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Saturday, January 7, 2012

Album Review - Sahara Surfers: Sonar Pilot

One of my favorite albums from 2010 was Sahara Surfers’ debut LP, Spacetrip on a Paper Plane. In my review for that record, which you can read for yourself here, I compared the Austrian band to a stoner rock version of Silversun Pickups due to their careful blending of heavy riffs and subtle sonic textures all layered together with vocalist Julia Überbacher’s sexy baritone. The dynamic was in fact so unique and intricate that to this day that album still maintains a place in my music listening rotation. So when the band released their latest album Sonar Pilot towards the end of last year, you can rest assured I was more than ready to re-shuffle my best of 2011 to make room for it right at the top. Why didn't it end up on my list? Read on.

The album begins strong and full of promise, as a fine crescendo of guitar and bass from Andreas Knapp and Hans-Peter Ganner respectively, combines with Michael Stengress’ drums to become a monstrous riff-filled instrumental. Being that the track is one of the better songs on the album and that it clocks in at almost four minutes in length, it almost seems like Sahara Surfers sold it short by simply labeling it as “Intro”. That said, it does flow right into “Underline”, a song which features a pummeling groove and the first taste of Julia’s vocals as she opens with this gem…“city in wait for fire, unless the waves keep moving.” The song is reminiscent of the remarkable ability the band showcased on their debut, to ebb and flow from the heavier bits to the subtle ones with graceful ease.

Of course you wouldn't expect anything graceful about a song called “Mass Crashing” and you’d be correct. The song opens with another juggernaut riff and plows straight ahead through multiple, monstrous grooves, a neck snapping breakdown and a really cool stop/start where Sahara Surfers just seem to be toying with us. “Fold Over” continues to showcase the band’s knack for groove, but shifts gears into a slower, funkier tempo as Überbacher croons over offbeat guitar and bass lines. This goes on for over half of the song’s runtime before the rest of the band unleashes the full power of their signature, fuzzed out heaviness, which is made all the more impressive due to that calculated buildup.

The title track from Sonar Pilot is its centerpiece as well as one if it’s better songs. Listen as Stengress shotguns his snare, Ganner’s bass rolls in, followed closely by Knapp’s guitar and then Julia’s vocals wander dreamily over the top of it all. Then just as Sahara Surfers collectively merge their instrumentation, they unleash another tidal wave of sonic energy. And when Überbacher sings “indulged in my favorite…flight of fancy”, you get the impression this is a woman poetically acknowledging her love for her craft.

“Ganjalf” (is that some sort of stoner Lord of the Rings reference?) finds the band gathering momentum as it opens with what is almost certainly the album's heaviest moment. But Sahara Surfers continue to showcase their mesmerizing ability to layer their songs with multiple acoustic landscapes as they easily transition into the song's playful bridge. This back and forth from heavy to whimsical and back again continues throughout the song until the gloves finally come off and the band buries you with a colossal breakdown…if you weren’t sold on Sahara Surfers to this point, you will be now.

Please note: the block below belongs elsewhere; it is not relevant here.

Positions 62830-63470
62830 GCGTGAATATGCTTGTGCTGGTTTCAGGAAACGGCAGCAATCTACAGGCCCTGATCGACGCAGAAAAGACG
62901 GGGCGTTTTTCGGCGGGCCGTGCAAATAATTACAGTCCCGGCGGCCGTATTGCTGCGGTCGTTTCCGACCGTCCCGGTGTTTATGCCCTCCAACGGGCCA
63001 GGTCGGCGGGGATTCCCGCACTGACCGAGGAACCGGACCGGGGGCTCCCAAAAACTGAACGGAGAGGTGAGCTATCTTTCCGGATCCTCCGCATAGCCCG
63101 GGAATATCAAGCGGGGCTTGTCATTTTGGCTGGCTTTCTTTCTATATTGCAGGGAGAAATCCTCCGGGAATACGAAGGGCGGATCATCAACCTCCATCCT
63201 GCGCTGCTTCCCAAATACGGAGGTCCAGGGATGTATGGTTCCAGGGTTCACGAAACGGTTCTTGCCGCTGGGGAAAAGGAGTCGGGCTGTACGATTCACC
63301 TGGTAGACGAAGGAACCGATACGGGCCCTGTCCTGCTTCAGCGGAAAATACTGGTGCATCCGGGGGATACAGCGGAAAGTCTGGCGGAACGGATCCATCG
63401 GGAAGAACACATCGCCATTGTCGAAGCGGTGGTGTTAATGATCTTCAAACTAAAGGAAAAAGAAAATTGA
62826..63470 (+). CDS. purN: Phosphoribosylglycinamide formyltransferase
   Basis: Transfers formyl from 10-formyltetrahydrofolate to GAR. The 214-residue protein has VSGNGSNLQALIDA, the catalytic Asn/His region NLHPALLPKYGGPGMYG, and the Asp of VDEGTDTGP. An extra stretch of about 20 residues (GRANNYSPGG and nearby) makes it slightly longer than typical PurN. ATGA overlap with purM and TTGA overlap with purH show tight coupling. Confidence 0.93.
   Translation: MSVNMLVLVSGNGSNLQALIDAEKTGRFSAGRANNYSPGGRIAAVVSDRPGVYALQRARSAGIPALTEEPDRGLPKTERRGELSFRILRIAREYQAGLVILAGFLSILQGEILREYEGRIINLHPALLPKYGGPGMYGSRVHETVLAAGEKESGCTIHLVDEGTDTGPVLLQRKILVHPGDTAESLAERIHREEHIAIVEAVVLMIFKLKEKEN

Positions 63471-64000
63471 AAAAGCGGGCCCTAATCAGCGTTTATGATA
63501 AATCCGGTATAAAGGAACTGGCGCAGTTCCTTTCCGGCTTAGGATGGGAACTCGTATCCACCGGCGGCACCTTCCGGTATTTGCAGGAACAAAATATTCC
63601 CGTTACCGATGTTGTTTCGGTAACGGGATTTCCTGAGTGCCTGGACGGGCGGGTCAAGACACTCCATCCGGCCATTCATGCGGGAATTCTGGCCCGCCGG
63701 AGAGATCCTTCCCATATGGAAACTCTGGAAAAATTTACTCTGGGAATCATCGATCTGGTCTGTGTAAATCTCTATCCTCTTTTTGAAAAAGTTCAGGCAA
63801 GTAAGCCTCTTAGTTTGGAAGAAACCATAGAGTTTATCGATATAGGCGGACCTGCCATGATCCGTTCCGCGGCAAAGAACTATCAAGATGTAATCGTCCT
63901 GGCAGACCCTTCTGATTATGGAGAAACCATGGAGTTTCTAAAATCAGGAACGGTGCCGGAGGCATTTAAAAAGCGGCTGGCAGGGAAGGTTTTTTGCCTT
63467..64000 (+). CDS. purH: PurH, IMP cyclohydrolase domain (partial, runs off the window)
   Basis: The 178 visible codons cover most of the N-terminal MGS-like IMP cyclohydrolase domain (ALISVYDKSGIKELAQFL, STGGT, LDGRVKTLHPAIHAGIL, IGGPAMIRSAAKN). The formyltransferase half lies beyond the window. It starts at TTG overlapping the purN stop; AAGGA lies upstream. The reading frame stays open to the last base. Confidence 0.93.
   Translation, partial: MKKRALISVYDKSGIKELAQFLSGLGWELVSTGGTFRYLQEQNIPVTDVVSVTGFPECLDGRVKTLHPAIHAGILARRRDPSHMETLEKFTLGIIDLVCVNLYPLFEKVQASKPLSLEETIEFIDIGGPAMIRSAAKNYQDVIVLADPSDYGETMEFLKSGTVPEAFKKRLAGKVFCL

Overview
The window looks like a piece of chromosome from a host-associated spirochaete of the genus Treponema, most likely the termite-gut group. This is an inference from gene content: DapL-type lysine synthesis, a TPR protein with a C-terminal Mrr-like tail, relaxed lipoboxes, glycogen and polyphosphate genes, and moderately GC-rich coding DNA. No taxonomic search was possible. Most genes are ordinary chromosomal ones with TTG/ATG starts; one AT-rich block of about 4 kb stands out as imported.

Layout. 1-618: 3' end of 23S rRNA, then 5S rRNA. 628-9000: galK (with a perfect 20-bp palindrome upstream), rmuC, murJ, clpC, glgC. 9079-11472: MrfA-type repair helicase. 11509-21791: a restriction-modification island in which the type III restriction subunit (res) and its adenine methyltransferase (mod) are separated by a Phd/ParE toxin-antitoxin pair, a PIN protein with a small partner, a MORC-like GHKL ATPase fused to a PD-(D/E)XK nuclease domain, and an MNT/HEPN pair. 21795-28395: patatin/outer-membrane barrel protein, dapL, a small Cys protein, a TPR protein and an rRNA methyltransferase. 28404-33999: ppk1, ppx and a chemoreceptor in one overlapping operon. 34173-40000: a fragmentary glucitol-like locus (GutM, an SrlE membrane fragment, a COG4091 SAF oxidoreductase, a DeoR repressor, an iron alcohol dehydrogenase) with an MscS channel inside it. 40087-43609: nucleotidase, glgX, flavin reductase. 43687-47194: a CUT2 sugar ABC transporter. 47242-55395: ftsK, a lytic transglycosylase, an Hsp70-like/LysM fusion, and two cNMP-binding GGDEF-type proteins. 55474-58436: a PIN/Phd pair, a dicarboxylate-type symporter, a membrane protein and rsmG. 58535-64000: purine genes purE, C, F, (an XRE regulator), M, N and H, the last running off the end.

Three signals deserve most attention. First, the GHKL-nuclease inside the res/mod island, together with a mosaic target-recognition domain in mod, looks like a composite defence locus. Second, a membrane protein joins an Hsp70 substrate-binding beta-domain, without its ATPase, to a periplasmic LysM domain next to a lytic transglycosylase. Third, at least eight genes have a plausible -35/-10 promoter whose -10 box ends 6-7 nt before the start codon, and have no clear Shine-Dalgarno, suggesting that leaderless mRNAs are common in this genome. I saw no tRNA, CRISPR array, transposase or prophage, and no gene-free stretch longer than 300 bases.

“Aenor” opens with more funky fuzz over which Julia quips "behind the sun my skin burns…but all the rest still shivers." And the band continues this soulful jam for a good two minutes before they slug you with another sledgehammer riff and the chorus beckons "is the price too low, is the gift too high?" "Miles" keeps the funky groove alive, only now Sahara Surfers seem perfectly content to keep the rhythm smooth and low key, riding their wave of chill all the way to the song's ending. But it's the final track on Sonar Pilot where the band really reminds me of their stunning layers of sound that I fell in love with back in 2010. "The Gentleman Aside" blends bright guitars with jazzy drums and of course those glorious vocals. Try and sit still when Überbacher warns "if I would be a force of mother nature, I would bring the whole shit down" and the band lets loose one last time as if to remind us all that they can unleash the heavy whenever they feel like it.

Listen, as I said before, I was all set to shuffle things around and throw this album way up at the top of my "best of 2011" list. So what happened you ask…why didn't I do it? Well unlike Sahara Surfers' debut album, which was love at first listen for me, Sonar Pilot took time and multiple listens for me to truly appreciate it. This album is a classic "grower" in the sense that the more time you put in, the more enjoyment you're going to get out. This is a band that incorporates layer upon layer of instrumentation to achieve their signature sound. They don't beat you over the head with their heaviness, but instead come at you much more subtly and then overwhelm you with it when you least expect it. And it's these juxtapositions that add so much depth to Sahara Surfers, making them a one of kind listen. So forgive me for not originally including Sonar Pilot on my "best of" list. The fact is, this is no sophomore slump. Sahara Surfers are back and I recommend you check this album out…just be sure not to pass judgement after the first impression.

Track Listing:

01 Intro
02 Underline
03 Mass Crashing
04 Fold Over
05 Sonar Pilot
06 Ganjalf
07 Aenor
08 Miles
09 The Gentleman Aside

Band Members:
Julia Überbacher – Vocals
Andreas Knapp – Guitar
Hans-Peter Ganner – Bass
Michael Steingress - Drums

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